Gila Woodpecker: Medium woodpecker, black-and-white barred upperparts and central tail feathers, buff-gray neck and underparts. Buff-gray head has a small red cap. Wings have large white patches visible in flight. Its abandoned nesting and roost holes provide shelter for birds, mammals and reptiles.
Range and Habitat
Gila Woodpecker: Resident in southeastern California, southern Nevada, Arizona, and New Mexico. Preferred habitats include low desert scrub with saguaro or mesquite trees for nesting.
The Gila Woodpecker is considered to be Least Concern at this time. This rating has been granted as a result of the stable population and large range of the Gila Woodpecker. The previous rating of this bird was Lower Risk in 2000. The Gila Woodpecker is native to the United States and Mexico. The population of this bird species is believed to exceed 3 million individual birds. There are no known dangers or threats to the Gila Woodpecker at this time which might endanger the population of this bird species.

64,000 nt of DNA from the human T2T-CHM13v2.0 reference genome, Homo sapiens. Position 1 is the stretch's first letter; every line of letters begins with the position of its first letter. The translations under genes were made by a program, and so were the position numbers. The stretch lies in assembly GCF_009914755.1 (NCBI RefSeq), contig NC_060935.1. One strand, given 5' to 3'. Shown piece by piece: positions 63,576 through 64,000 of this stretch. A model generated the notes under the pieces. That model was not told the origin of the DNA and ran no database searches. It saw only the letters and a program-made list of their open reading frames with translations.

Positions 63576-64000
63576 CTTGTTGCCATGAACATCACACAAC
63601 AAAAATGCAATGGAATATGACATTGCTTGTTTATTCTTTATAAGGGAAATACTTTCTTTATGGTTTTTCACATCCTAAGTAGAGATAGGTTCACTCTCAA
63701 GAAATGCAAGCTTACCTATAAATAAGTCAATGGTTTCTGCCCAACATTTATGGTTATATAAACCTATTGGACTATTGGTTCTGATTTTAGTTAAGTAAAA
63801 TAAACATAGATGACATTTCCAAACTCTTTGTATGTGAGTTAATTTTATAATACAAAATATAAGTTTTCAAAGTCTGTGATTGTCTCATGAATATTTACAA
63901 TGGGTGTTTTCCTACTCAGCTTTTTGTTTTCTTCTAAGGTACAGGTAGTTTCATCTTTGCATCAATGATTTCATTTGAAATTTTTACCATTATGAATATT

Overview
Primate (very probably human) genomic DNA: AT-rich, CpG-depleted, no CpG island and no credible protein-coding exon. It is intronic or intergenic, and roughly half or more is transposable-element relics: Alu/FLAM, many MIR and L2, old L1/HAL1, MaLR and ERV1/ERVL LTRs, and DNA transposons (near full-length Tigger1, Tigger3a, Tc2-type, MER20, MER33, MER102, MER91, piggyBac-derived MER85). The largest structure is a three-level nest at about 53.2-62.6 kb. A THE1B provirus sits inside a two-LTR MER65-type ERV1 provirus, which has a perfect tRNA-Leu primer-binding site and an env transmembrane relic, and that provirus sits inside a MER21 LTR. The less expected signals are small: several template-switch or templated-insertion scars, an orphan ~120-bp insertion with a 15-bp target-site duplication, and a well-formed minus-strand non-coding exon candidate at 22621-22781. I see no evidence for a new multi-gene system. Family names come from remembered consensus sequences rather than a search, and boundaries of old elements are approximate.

When a pair of Gila Woodpeckers excavates a nest hole in a saguaro cactus, it typically does not use it for several months. Drying time is required for the inner pulp of the cactus to form a solid casing around the cavity.
The male forages mainly on the trunk and main branches of saguaro cacti, while the female concentrates on the periphery and diseased areas.
A group of woodpeckers has many collective nouns, including a "descent", "drumming", and "gatling" of woodpeckers.